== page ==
Beckham’s Miami MLS dreams hit another stadium roadblock

In more optimistic times, MLS Commissioner Don Garber, David Beckham and Mayor Carlos Gimenez announce their plans to launch a new Major League Soccer on February 5, 2014 in Miami.

Aaron Davidson/Getty Images

David Beckham has walked away from the approval process to build a Major League Soccer stadium near Marlins Park, according to multiple local reports. The move puts the proposed stadium in Miami’s Little Havana neighborhood into serious doubt.

NBC 6 Miami also reported that Beckham may instead explore a private venture in the Overtown neighborhood of Miami instead. Overtown is just northwest of Miami’s downtown and was once host to the now-demolished Miami Arena.

Miami City Commissioner Francis Suarez confirmed to ABC-affiliate Local 10 that Miami Beckham United (MBU) and the proposed stadium deal has been taken off the city commission agenda for Tuesday. The Little Havana proposal was required to make Tuesday’s agenda in order meet a Dec. 10 deadline to get on a March ballot for a referendum on the overall project.

"It’s going to be withdrawn from the next agenda because the Beckham group has not acquired the private properties that are needed to construct the stadium on that site," Suarez said.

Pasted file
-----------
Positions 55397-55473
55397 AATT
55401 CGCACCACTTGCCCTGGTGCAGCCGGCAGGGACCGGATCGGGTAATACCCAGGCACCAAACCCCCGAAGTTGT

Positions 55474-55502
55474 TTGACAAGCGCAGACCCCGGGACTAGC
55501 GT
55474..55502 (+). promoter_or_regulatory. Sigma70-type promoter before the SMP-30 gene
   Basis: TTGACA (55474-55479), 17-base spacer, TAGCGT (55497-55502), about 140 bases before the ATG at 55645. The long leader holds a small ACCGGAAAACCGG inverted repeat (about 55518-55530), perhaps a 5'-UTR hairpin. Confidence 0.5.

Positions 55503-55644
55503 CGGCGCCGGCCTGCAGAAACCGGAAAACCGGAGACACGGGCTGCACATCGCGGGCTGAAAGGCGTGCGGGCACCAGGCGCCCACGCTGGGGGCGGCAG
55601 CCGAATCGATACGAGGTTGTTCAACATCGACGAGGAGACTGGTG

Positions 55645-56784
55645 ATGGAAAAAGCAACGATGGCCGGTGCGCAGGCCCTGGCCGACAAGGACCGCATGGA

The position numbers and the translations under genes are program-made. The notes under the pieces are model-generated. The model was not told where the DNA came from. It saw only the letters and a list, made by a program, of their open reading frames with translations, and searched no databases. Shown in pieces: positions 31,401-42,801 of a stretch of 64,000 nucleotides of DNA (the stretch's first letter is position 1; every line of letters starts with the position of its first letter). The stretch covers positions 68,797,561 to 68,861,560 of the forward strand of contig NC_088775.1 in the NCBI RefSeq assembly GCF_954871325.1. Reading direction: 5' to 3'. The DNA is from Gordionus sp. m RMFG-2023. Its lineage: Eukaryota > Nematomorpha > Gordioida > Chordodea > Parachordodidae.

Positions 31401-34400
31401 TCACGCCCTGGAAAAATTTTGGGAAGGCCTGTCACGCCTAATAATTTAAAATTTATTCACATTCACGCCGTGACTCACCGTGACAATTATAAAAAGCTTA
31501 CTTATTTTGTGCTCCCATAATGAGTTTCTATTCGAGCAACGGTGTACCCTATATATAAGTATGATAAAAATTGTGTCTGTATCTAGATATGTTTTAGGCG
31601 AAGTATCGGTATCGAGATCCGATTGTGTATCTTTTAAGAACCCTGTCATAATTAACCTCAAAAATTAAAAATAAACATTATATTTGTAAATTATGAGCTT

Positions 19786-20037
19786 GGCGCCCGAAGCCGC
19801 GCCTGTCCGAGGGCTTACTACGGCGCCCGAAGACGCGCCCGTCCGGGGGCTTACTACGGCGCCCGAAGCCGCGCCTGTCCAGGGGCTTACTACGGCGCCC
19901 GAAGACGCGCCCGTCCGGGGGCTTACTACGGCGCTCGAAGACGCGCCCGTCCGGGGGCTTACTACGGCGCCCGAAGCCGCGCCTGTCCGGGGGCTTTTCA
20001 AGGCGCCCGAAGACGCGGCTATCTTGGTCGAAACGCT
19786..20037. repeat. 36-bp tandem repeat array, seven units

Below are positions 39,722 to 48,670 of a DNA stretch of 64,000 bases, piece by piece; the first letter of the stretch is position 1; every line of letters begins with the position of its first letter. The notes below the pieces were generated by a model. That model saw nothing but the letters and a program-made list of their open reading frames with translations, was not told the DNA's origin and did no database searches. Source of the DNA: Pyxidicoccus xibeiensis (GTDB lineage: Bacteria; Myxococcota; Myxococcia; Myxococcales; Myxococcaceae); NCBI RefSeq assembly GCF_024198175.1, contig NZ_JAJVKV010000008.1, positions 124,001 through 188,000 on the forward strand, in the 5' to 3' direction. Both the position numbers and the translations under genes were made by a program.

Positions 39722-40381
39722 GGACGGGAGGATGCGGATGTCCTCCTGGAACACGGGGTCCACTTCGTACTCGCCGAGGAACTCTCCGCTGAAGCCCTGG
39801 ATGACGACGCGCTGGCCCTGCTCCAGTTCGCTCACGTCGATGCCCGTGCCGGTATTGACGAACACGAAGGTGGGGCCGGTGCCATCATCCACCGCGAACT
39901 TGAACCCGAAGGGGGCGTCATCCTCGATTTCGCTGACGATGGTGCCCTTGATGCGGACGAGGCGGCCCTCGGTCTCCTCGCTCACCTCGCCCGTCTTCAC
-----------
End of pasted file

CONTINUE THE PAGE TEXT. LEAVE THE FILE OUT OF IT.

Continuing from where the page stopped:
"The residents expect us to hold these teams to the fire," Suarez said. "A lot of times they’re financed by wealthy people and they want some sort of a public subsidy, which is very controversial as well, which is why we were going to take it to referendum."

Beckham initially placed two bids for a downtown waterfront setting, but both attempts were unsuccessful.

The Miami Herald reported Beckham and Miami-Dade School Superintendent Alberto Carvalho met in Miami Beach earlier this month to discuss the stadium deal with local governments.

The plan was for Beckham’s investment group to pay for the $200 million stadium on privately-owned land and parcels owned by Miami. The stadium and site would be transferred to the school system in order to shield it from property taxes.

The Associated Press contributed to this report.